“We have a lot to offer top-notch companies and industries looking for communities in which to locate. But it takes leaders with vision, commitment and dedication to make sure we have a well-trained workforce and the infrastructure needed to support employers,” he explained.
TRG Customer Solutions, a leading global provider of customer management solutions and technologies, operates a 50,000-square-foot technical service center from the Northfield facility. Cobb also points to the vital role Columbia State Community College and Martin Methodist College play in keeping the region desirable for employers.
“Providing our children with second-to-none educational opportunities is vital,” said Cobb, whose parents are educators. “But it seems lately that the Legislature has a vendetta against our teachers. Just look at how the General Assembly tried to destroy the Teachers Education Association last year.
“The TEA’s primary purpose is to ensure educators have the resources they need to teach our children how to read, write and solve the kinds of problems everyone faces in an ever-changing world. I will support unequivocally our teachers and our children while serving in the state Senate, unlike some of our elected officials serving there now,” he added.
News release from Tennessee Democratic Caucus:
SMYRNA – House and Senate Democrats continued their statewide jobs tour Wednesday with stops in Columbia and Smyrna, as officials discussed technical jobs training and the expansion of one of Middle Tennessee’s largest employers.
“Today’s events were a great reminder that when different groups within the public and private sector come together, we can put people to work faster and more efficiently,” said State Representative Gary Moore.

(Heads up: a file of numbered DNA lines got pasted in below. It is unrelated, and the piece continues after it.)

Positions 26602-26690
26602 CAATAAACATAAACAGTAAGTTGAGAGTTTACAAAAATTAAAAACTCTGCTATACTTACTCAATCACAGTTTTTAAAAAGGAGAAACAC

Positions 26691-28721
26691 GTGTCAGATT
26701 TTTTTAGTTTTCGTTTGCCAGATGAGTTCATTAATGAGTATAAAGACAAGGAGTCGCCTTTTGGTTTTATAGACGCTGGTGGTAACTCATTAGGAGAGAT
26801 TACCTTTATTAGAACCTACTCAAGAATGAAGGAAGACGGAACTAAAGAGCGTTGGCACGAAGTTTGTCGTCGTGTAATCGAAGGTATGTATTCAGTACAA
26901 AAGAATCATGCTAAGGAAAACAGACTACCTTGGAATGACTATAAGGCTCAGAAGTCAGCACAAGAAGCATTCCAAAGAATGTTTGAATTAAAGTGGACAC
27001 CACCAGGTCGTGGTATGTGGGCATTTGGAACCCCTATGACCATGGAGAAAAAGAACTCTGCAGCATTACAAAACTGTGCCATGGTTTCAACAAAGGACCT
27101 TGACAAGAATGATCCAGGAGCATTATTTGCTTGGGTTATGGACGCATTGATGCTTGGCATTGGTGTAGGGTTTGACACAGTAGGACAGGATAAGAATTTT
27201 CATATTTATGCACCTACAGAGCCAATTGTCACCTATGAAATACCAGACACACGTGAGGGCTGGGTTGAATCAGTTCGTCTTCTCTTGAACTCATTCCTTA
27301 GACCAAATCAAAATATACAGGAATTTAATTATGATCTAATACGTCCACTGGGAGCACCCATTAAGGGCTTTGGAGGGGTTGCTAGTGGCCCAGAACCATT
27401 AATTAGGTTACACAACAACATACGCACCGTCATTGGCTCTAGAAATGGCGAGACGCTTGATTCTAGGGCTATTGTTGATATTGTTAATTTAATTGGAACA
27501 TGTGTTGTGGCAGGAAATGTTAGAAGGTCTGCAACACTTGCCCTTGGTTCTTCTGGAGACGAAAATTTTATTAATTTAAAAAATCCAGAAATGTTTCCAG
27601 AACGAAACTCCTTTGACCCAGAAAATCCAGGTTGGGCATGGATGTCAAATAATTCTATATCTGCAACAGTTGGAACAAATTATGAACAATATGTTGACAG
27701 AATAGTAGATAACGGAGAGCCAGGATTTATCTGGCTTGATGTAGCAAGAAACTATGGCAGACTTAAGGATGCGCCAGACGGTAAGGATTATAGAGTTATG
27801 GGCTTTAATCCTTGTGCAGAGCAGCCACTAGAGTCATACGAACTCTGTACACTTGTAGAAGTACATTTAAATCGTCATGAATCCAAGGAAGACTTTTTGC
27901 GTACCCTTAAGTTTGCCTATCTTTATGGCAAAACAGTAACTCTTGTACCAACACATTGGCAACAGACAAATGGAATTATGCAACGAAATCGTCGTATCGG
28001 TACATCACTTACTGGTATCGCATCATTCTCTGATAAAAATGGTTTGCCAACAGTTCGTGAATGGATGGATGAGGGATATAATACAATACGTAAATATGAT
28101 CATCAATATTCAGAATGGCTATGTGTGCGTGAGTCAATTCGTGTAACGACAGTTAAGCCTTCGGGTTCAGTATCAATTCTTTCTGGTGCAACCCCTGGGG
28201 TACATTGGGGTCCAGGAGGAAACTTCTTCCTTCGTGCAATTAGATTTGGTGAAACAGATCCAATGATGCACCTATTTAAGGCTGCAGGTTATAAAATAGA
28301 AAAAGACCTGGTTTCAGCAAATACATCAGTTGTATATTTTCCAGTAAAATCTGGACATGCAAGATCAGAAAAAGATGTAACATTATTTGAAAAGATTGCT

The morning began with a roundtable at Columbia State Community College, where former State Rep. Ty Cobb updated everyone with the latest news on the reopening of the General Motors plant in Spring Hill. National labor and management officials with GM have reported they are close to a new contract that would create 600 new jobs next year at the former Saturn plant, and another 1,100 by 2013.
Public officials then met with Marvin Sandrell of Sandrell Heating and Air Conditioning and several members of the Columbia State faculty and staff to discuss how Tennessee educational institutions can best prepare students for the workforce – especially nontraditional students training for a new career.
The tour then traveled to Smyrna to visit the Nissan plant, where the all-electric LEAF is expected to go into mass production next year. Nissan executives and directors told the group that the plant’s expansion is a direct result of Tennessee’s economic incentives and infrastructure support.
“I watched the first Nissans roll off the assembly line in 1983, and since Day One our state government has had a great relationship with Nissan,” said Speaker Emeritus Jimmy Naifeh. “Our cooperation has benefited not only Middle Tennessee, but the entire state.”
Nissan officials also told the tour of the need for increased emphasis on science and technology education and a recommitment to trade schools that prepare Tennesseans for well-paying manufacturing careers.
The jobs tour continues tomorrow morning in McMinnville before heading to Chattanooga for the East Tennessee portion of the tour.